The unveiling of intolerance

I last wrote about veils over three and a half years ago. When I did so, I said that it would hopefully be a while before the subject returned. And it has. Just over three and a half years, to be precise.

France has followed Belgium, parts of Germany, and potentially Holland and Italy in banning the niqab. [for more on the legal status of Muslim dress in Europe, see here]. The niqab is the face veil, and looks a bit like this:

These bans make me uneasy. I’m not a libertarian, but I’ve got a streak of libertarian running through me. I don’t like banning things. Prohibition of minor, trivial items like alcohol, drugs and clothing always seems clunky, counter-productive and illiberal.

Those proposing a ban usually begin by saying that such clothes go against “Western values”. Often the argument goes, “we aren’t able to wear our own clothes in their country”. The Muslim world doesn’t approve of bikinis, therefore we should ban the niqab. Yet this admits that a key Western value is one of tolerance; and another is liberalism – the freedom to do/say/think what we like as long as it causes no harm to others. How does banning the veil fit into these values?

Usually the response is that veils offend people. Apparently, some can feel uncomfortable talking to someone with a face veil. It’s tempting to tell these sort of people to get over themselves. These women might be wearing veils, but they’re hardly monsters, as people would doubtless understand if they actually did talk to them. After all, we can hardly make causing offence a crime, can we?

There is also the feminist argument that the veil is the ultimate symbol of female oppression. This may be the case in other countries, but in a European context the vast majority of women making veils make the choice freely.

An interesting angle on this that I hadn’t considered before came up in the comments on Medhi Hasan’s excellent blog on all this. “8901stephen” said:

Anything that attacks primitive religious superstition [whether Muslim ,Christian or whatever ]should be applauded .Anyway ,instead of wearing the veil these religious nuts can wear T shirts saying“I`m an uneducated peasant with a head full of medieval superstition and a complete ignorance of modern science “.Should give off pretty much the same message … (sic)

I am an atheist. I have no religious convictions whatsoever, and I believe fervently in the separation of church and state. Which is exactly why the state should not be banning religious symbols. It’s why niqabs should not be banned, nurses can wear crosses, and also why certain religious types can say nasty things about homosexuals. They have the right to free speech, just as we have the right to call them idiots for what they’re saying. [As an aside, Henry Porter has said some excellent things on the same topic.]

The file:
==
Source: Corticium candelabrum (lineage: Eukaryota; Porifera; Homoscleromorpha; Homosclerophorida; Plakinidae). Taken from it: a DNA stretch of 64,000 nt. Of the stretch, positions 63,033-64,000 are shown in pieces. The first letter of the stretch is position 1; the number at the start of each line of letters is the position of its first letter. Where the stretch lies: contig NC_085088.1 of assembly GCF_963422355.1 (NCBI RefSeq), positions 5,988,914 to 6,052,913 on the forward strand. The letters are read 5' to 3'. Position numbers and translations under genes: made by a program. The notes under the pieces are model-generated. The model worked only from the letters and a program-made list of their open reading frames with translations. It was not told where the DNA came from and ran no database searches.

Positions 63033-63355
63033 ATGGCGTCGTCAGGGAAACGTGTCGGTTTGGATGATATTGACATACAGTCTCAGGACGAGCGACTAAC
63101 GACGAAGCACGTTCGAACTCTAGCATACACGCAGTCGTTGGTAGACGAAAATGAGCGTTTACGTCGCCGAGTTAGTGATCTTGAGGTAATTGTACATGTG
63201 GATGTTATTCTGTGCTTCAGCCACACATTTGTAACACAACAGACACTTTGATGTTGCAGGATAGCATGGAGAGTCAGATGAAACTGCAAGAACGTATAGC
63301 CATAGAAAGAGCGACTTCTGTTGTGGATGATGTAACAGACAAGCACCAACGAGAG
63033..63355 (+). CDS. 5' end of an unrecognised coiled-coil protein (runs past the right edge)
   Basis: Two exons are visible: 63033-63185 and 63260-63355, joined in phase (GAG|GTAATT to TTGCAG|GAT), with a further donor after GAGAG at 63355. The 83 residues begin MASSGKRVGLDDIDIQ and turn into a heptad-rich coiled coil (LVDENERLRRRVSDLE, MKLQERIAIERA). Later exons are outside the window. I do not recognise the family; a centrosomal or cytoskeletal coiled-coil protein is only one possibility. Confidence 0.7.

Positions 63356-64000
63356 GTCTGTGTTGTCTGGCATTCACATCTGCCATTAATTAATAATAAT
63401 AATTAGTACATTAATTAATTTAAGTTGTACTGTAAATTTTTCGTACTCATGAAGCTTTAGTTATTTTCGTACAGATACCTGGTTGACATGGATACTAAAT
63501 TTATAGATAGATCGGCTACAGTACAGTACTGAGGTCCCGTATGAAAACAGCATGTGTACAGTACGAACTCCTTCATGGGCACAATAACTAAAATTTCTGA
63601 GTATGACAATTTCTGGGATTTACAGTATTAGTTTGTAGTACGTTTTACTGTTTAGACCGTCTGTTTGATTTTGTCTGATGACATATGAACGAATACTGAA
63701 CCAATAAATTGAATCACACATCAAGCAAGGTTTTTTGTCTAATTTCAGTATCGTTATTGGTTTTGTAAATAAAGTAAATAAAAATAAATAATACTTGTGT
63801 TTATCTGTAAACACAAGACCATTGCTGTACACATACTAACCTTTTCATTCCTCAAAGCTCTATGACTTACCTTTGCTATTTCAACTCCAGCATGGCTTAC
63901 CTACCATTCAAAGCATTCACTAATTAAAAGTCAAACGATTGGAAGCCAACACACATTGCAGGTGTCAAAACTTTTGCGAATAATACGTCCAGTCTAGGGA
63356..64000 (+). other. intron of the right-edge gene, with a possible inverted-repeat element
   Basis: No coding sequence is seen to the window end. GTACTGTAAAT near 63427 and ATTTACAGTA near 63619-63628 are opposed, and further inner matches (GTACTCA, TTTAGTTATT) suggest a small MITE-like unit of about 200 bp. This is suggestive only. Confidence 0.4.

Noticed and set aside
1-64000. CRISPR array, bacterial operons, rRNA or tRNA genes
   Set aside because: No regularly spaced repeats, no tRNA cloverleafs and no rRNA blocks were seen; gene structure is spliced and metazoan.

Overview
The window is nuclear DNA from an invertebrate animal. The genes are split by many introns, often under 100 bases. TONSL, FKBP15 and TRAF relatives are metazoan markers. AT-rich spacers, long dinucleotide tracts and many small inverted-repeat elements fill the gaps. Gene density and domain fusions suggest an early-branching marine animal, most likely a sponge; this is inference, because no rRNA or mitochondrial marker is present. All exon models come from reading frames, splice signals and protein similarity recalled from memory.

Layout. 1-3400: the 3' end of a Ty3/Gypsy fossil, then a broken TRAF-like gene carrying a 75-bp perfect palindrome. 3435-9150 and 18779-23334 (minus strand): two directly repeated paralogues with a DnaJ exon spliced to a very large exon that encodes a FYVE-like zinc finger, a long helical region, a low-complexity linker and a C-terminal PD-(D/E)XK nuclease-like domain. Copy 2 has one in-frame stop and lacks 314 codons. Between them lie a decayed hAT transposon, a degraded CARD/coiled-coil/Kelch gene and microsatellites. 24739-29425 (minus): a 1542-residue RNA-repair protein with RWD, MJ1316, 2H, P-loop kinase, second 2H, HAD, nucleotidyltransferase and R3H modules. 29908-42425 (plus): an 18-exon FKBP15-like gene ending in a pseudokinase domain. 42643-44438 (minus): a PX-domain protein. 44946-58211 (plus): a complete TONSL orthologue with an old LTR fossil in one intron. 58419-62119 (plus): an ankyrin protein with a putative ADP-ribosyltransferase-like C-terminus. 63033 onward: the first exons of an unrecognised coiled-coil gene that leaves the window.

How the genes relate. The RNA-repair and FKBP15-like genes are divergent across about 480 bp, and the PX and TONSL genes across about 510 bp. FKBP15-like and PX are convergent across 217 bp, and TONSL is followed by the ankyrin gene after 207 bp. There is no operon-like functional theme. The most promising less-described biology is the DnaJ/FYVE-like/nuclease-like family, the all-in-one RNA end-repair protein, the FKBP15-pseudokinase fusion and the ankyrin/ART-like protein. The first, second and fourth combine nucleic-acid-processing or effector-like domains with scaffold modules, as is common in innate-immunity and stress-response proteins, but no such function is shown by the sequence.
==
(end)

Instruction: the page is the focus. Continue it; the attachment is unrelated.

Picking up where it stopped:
Banning the veil in France seems like a grotesque over-reaction. It truly represents the tyranny of the majority, when a law can be passed (admittedly with large amounts of public support) which criminalises merely 2,000 of the 5 million Muslim women in France, just for wearing clothes. Policing this new ban will also be difficult. Property tycoon Rachid Nekkaz has started a fund to pay the fines for any woman who is penalised for wearing the niqab in public (the punishment is £125). He’s already put €200,000 into it and is hoping to have €1 million by September. That goal seems realistic – he received €36,000 of donations on the first day of opening his fund.

I’m not sure how anyone who self-defines as a “liberal” could support such a ban. Hopefully no such ban will ever be brought into place in the UK.

This entry was posted in Foreign Affairs, Politics and tagged , , . Bookmark the permalink.

4 Responses to The unveiling of intolerance

  1. Mike Nolan says:

    Maybe this is a prelude to everyone trying to wear clothing to ‘hide’ from Big Brother-if the muslim women cant who can?

  2. Emmi says:

    This is the blog post I’ve been meaning to write ever since I saw the news about the possible new law for the first time. I completely agree with you. We should get together and do interviews of each other and figure out facts of life.

  3. Hannah says:

    This ban violates fundamental rights to freedom of religion or conscience- and it’s not about western values or feminism or anything else, it’s about Europeans’ own demographic anxieties. If European countries want to adopt culturally protectionist policies on immigration then they’re entitled to do that- but if not you have to accept those from other cultures with good grace, without all this nit-picking and, out and out, demonisation.

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